Why Burger King Is Under Fire for Alleged Rampant Environmental Destruction

"Massive, out-of-control fires raged through the landscape."
March 5, 2017, 4:42pm

Burger King, the company that sometimes thinks that crispy chicken is a vegetarian option, is now having to contend with a scathing report by environmental protection group Mighty Earth.

Entitled "The Ultimate Mystery Meat," Mighty Earth investigated the impact of soy crops used to feed the animals that go into 11 million Whoppers, Crispy Chickens Jr., Bacon Kings, and other sandwiches every single day.

Turns out that the global burger chain is flame-grilling more than just beef patties. According to the report, the company's two main soy suppliers—Bunge and Cargill—are "systematically" burning tropical forests in Brazil and Bolivia, leading to the disappearance of more than 1.7 million acres of forest land between 2011 and 2015.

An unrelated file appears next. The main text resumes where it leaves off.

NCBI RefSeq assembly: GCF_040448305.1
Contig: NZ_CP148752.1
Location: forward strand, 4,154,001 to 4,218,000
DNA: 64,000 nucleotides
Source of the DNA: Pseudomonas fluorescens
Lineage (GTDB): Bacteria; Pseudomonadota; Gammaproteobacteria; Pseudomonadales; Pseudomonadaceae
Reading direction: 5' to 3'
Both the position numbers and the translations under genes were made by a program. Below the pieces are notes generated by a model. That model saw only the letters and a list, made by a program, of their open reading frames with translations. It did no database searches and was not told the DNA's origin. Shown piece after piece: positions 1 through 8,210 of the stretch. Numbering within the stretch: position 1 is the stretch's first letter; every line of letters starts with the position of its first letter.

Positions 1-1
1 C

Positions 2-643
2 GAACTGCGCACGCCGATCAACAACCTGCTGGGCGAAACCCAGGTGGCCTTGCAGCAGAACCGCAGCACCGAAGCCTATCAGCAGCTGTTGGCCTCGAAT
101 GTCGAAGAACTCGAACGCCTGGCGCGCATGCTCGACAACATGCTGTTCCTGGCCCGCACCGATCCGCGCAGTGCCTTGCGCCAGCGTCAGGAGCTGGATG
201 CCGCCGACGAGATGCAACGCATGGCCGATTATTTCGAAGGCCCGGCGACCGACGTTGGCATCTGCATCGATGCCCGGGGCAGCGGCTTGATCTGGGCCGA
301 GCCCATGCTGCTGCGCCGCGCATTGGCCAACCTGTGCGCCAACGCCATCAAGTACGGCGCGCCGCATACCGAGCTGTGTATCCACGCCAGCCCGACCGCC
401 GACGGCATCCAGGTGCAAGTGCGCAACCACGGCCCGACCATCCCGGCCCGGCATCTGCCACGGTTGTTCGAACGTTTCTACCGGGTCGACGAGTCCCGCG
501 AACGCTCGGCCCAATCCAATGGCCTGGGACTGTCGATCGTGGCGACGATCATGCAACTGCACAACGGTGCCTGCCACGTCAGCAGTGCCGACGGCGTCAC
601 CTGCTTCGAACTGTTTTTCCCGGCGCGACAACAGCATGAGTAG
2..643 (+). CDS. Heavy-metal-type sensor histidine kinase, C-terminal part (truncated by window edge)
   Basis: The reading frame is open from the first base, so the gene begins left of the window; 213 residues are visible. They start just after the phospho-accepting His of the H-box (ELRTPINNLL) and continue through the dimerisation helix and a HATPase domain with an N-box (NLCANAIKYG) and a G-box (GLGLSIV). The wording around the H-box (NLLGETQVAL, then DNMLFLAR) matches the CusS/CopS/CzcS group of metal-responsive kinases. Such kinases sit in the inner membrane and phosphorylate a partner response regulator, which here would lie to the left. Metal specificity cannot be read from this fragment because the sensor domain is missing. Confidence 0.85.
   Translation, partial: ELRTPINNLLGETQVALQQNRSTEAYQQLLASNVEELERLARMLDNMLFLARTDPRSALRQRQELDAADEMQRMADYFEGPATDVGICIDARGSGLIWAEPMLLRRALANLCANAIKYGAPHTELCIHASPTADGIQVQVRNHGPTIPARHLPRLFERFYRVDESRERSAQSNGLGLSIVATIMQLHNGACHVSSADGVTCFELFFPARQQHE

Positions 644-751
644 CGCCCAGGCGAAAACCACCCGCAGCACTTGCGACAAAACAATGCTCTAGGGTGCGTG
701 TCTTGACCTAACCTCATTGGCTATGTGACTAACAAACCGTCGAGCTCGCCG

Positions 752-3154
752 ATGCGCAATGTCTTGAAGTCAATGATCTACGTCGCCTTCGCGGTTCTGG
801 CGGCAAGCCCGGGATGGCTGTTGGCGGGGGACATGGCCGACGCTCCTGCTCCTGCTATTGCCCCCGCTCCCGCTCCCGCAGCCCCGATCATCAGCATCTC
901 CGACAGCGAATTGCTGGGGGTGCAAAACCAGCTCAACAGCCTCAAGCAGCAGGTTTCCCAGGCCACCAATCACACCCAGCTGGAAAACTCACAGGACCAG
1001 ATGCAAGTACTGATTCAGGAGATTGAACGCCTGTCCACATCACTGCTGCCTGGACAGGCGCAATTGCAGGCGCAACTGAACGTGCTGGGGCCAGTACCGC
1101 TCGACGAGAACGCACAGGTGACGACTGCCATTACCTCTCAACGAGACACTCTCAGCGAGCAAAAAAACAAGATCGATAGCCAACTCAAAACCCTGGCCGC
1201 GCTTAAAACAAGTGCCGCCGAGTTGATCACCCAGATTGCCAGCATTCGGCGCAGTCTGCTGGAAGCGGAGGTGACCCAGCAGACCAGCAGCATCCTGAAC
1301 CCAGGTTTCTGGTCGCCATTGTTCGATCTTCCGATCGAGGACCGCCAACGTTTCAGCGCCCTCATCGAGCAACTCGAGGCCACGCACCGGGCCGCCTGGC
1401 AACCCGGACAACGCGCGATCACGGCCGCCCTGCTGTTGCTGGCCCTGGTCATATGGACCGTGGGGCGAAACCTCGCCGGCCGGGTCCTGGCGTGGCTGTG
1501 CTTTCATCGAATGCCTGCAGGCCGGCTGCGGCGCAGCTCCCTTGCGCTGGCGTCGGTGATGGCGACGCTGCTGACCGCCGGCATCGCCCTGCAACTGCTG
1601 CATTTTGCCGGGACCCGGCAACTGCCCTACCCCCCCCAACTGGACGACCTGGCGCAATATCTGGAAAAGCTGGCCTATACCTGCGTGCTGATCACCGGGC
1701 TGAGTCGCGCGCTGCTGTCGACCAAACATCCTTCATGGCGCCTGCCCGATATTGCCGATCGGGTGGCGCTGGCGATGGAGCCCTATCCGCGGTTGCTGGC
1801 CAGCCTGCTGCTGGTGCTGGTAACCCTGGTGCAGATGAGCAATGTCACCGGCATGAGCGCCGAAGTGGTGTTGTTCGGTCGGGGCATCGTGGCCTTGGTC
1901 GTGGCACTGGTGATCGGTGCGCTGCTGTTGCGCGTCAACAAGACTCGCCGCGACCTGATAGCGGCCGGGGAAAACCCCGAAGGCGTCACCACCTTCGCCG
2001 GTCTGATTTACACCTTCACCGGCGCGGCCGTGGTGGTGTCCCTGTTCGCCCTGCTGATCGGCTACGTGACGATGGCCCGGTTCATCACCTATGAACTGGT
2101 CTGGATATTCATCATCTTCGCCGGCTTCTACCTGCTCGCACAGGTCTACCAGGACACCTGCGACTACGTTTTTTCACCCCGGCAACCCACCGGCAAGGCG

And it's not just trees that are getting fucked up by Bunge and Cargill (who sound like crusty a detective team from the 70s). This alleged rampant deforestation is also having a devastating impact on sloths, jaguars, giant anteaters, and other species that rely on the rich ecosystem for survival.

By using aerial drones, Mighty Earth claims that they witnessed tractors "ripping up" the ancient savannah as well as soybean farmers using "systematic fires to burn the debris and clear the land—sending acrid smoke across the whole region."

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